Ikeda Yosuke: August 21, 2014, Toronto

November 2, 2014 at 12:10 pm

by David Fujino

Ikeda Yosuke


Meet Ikeda Yosuke, or Yosuke Ikeda — Greetings.

Slender and lithe, with bulgy mobile eyes, Yosuke Ikeda is a Japanese juggler (3 to 5 black bowler hats at a time) and a poised pantomime performer, as well as a smart creator, producer, and a mathematics teacher.

August 21st afternoon in front of  Toronto’s 250 Yonge Street. The “precise and sophisticated” Yosuke Ikeda shared with his street audience such representative pieces as Rhythm — a mime story about a man who falls under the control of a metronome, and Clock, about a man who struggles to get up in the morning, but falls back to sleep again, all to the soundtrack of Erik Satie’s suspended Trois Gymnopedies and the rhythmic hand claps of the live audience. Then in Ikeda’s signature act, Hello Goodbye [The Beatles], his flip cards and hand-size banners with text on them generated laughter and smiles. And when “hello”, then “good bye” was sung, the contrasting, lamenting emotions tugged at our heart-strings. The whole set was 20 minutes in total length.

… Earlier on, I hurried over in the steady drizzling rain, determined to catch Ikeda, and by 4:56 pm I arrived at the east side of the Eaton Centre (250 Yonge Street), only to find the small boxes containing his act covered over by plastic tarps. Rained out. It looked like I was fresh out of luck, but I hung around talking to Ikeda-san and a presiding crew member. We looked up at the sky. By 5:27 the rain mercifully stopped. As an audience member, I felt the show must go on. They felt the show must go on. Always. The show must go on.

It was worth waiting for.

Ikeda was one of 400 performers invited to this year’s 15th Annual Scotiabank BuskerFest, an annual celebration of street culture and theatre in support of Epilepsy Toronto — but what separated Ikeda from the crowd-pleasing array of acrobats, buskers, fire eaters, performers, contortionists, stilt walkers, living statues and musicians, was Ikeda’s brand of simple and clear pantomime that was rhythmically timed to a soundtrack and — most interesting of all — completed by the audience’s imagination.

I’d previously viewed an online performance of Hello Goodbye and knew I just had to catch the seemingly effortless work of this performer live in Toronto. Ikeda’s unflashy and organized set, with the right word, the right look and emotion, the right flip chart at the right time, made for a humorous, quietly entertaining, and charming offering on this very moody August afternoon.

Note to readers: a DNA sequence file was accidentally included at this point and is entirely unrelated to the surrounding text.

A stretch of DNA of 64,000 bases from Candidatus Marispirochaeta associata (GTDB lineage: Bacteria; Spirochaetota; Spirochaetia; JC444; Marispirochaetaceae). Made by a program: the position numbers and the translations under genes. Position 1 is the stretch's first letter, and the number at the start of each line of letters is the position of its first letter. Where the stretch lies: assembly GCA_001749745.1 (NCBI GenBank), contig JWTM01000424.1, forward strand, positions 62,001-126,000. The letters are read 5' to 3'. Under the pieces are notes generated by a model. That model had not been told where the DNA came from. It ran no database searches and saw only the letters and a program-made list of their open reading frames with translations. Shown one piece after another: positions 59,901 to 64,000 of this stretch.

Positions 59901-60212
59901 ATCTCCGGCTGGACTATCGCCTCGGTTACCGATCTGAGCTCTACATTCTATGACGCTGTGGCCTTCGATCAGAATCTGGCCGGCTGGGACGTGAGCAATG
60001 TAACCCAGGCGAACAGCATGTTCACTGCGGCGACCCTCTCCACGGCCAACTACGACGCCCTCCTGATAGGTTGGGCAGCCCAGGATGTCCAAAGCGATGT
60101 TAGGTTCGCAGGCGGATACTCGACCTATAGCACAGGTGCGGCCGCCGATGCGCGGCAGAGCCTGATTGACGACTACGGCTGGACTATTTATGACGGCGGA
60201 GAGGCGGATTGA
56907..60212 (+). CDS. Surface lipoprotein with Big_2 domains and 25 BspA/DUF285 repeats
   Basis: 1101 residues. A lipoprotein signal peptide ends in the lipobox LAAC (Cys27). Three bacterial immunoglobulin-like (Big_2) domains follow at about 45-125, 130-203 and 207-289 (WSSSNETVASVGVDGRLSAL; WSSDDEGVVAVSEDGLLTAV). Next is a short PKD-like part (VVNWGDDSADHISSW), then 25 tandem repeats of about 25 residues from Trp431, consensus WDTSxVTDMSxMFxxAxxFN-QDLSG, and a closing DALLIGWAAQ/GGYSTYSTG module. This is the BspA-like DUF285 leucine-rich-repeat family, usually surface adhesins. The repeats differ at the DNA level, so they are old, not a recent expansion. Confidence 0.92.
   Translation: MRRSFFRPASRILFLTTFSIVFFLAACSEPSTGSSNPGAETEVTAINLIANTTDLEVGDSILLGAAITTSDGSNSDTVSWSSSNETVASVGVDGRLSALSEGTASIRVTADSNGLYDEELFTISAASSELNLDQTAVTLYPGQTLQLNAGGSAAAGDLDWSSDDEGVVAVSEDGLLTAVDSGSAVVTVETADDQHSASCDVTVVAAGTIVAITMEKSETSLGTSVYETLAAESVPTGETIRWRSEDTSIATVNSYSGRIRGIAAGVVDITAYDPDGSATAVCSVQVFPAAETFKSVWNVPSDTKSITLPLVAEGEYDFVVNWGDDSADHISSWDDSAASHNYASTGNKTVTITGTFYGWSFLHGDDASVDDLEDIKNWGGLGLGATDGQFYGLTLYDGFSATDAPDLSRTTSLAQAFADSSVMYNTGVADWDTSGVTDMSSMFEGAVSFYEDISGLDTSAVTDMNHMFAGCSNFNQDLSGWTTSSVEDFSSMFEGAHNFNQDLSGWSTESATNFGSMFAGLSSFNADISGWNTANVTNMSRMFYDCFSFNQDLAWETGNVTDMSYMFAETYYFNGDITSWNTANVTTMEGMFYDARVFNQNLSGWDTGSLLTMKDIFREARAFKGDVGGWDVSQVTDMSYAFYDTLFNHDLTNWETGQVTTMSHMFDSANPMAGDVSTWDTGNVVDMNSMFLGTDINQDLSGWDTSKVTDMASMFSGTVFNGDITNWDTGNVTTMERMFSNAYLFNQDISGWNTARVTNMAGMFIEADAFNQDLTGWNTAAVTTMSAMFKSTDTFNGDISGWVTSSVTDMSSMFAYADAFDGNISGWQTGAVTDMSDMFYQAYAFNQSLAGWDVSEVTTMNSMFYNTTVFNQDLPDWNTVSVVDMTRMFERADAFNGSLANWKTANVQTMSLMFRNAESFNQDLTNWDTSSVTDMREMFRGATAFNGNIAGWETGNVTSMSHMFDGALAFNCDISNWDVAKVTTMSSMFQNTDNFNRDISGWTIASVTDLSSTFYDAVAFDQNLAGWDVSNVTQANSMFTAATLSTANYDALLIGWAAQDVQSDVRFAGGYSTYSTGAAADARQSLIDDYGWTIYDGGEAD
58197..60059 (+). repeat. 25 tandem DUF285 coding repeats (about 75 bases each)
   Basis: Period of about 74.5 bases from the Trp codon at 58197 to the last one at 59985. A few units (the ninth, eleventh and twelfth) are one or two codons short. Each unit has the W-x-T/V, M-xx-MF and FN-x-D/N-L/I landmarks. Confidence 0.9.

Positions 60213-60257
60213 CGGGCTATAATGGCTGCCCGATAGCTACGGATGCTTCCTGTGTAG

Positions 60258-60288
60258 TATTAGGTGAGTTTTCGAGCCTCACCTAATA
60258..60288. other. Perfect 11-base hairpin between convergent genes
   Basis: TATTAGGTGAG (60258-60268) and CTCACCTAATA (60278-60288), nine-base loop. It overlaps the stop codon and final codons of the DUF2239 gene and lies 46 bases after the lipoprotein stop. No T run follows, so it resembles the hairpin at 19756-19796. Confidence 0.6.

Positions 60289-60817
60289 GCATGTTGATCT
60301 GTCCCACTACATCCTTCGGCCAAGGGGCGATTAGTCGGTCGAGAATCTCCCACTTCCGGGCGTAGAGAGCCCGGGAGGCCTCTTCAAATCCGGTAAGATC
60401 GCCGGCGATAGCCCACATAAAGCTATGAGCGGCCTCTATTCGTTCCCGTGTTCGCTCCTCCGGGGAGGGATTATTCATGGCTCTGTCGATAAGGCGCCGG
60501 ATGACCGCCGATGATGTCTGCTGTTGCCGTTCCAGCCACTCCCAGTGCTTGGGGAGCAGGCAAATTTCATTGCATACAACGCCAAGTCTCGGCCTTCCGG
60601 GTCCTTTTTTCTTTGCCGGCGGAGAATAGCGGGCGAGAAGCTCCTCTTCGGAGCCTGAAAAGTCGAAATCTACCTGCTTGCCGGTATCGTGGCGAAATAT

Of course, the above written observations frankly boil down to a matter of taste and the fact that, ever since I was a kid growing up in Toronto, I have to say I was never awestruck by the CNE midway nor the Ringling Brothers and the Shriners’ circuses that annually came to Maple Leaf Gardens and why I always wanted to avoid the creepy unshaven clowns and their vaporous breath. Little of that rang my little bell. And I still haven’t been interested in seeing Cirque Du Soleil spectacles. If you don’t praise them, what you say sounds like heresy somehow.

Theatrical performances are more to my taste — and Yosuke Ikeda’s work hit the spot. His act was easy to understand for people of all ages and all countries. Accessibility can be a virtue.

This year, the Scotiabank-funded (FREE) BuskerFest ran from Thursday, August 21, to Sunday, August 24, 2014, throughout the downtown Yonge street corridor from Queen to College Streets and surrounding areas (including Trinity Square Park and Yonge-Dundas Square). It brought to Toronto an outstanding roster of international and Canadian acts, both new and returning.

BuskerFest hours:
Thursday noon – 11 pm; Friday noon – 11 pm; Saturday 11 am – 11 pm; Sunday 11 am – 8 pm
Admission was by voluntary donation to Epilepsy Toronto.

Ikeda Yosuke






Yosuke Ikeda’s Website:

Yosuke Ikeda’s email address:

Scotiabank BuskerFest:
Facebook: www.facebook.com/BuskerFestToronto

Publicity for Scotiabank BuskerFest:
Dianne Weinrib or Josh Dumont, DW Communications, 416-703-5479 or dw@dwcommunications.net